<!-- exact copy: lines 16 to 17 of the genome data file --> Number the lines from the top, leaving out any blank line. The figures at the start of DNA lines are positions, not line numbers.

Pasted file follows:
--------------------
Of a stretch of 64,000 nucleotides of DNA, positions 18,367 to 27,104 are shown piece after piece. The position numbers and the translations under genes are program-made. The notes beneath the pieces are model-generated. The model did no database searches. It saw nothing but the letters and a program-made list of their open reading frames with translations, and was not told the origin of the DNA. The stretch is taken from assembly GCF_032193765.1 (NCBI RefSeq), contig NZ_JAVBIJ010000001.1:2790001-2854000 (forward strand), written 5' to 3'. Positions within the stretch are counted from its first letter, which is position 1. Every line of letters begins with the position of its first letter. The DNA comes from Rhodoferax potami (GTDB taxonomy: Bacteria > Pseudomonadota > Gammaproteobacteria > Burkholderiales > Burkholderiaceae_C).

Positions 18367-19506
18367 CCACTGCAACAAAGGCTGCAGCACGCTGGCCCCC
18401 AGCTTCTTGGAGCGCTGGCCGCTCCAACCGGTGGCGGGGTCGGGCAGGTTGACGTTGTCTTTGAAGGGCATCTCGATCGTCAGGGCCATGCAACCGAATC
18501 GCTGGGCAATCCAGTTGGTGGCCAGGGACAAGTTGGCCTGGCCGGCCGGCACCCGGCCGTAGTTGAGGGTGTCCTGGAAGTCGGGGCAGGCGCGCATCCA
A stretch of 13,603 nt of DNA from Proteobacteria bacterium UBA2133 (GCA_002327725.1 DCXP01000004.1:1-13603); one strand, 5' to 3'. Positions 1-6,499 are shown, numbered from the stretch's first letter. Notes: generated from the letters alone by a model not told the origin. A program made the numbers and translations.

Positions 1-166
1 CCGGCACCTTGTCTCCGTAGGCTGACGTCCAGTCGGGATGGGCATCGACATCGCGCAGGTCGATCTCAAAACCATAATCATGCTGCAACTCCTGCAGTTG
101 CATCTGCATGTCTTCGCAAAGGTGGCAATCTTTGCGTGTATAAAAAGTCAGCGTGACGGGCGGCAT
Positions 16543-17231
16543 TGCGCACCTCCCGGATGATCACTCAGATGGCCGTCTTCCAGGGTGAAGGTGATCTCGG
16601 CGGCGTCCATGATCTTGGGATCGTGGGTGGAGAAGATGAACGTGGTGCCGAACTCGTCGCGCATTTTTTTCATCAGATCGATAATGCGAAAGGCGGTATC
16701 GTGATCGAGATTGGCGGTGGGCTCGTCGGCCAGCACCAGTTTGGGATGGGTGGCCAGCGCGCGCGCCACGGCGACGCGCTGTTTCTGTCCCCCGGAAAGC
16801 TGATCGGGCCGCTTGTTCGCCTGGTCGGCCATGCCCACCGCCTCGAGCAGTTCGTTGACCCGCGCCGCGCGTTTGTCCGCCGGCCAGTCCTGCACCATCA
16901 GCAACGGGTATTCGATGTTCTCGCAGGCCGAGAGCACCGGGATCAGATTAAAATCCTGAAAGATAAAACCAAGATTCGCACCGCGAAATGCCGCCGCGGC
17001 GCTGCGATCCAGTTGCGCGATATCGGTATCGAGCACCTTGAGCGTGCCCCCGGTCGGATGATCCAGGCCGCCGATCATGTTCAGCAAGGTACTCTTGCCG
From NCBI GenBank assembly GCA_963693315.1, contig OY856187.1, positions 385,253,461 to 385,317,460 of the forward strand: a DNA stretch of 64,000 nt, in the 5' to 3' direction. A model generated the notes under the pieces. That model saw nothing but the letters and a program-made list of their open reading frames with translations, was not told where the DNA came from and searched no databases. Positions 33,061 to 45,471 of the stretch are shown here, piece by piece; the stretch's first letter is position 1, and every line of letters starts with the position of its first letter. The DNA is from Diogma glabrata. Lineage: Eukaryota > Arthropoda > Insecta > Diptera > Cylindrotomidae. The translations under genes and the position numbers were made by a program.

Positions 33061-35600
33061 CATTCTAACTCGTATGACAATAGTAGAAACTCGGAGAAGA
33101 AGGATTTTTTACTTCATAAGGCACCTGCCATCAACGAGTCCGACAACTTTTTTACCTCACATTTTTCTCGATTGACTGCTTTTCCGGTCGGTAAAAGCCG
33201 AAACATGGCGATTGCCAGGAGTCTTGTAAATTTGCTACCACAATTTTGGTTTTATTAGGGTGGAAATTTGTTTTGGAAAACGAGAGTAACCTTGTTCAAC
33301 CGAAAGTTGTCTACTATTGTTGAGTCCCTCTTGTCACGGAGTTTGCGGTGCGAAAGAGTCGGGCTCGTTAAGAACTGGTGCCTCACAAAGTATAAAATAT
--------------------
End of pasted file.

17001 GCTGCGATCCAGTTGCGCGATATCGGTATCGAGCACCTTGAGCGTGCCCCCGGTCGGATGATCCAGGCCGCCGATCATGTTCAGCAAGGTACTCTTGCCG
From NCBI GenBank assembly GCA_963693315.1, contig OY856187.1, positions 385,253,461 to 385,317,460 of the forward strand: a DNA stretch of 64,000 nt, in the 5' to 3' direction. A model generated the notes under the pieces. That model saw nothing but the letters and a program-made list of their open reading frames with translations, was not told where the DNA came from and searched no databases. Positions 33,061 to 45,471 of the stretch are shown here, piece by piece; the stretch's first letter is position 1, and every line of letters starts with the position of its first letter. The DNA is from Diogma glabrata. Lineage: Eukaryota > Arthropoda > Insecta > Diptera > Cylindrotomidae. The translations under genes and the position numbers were made by a program.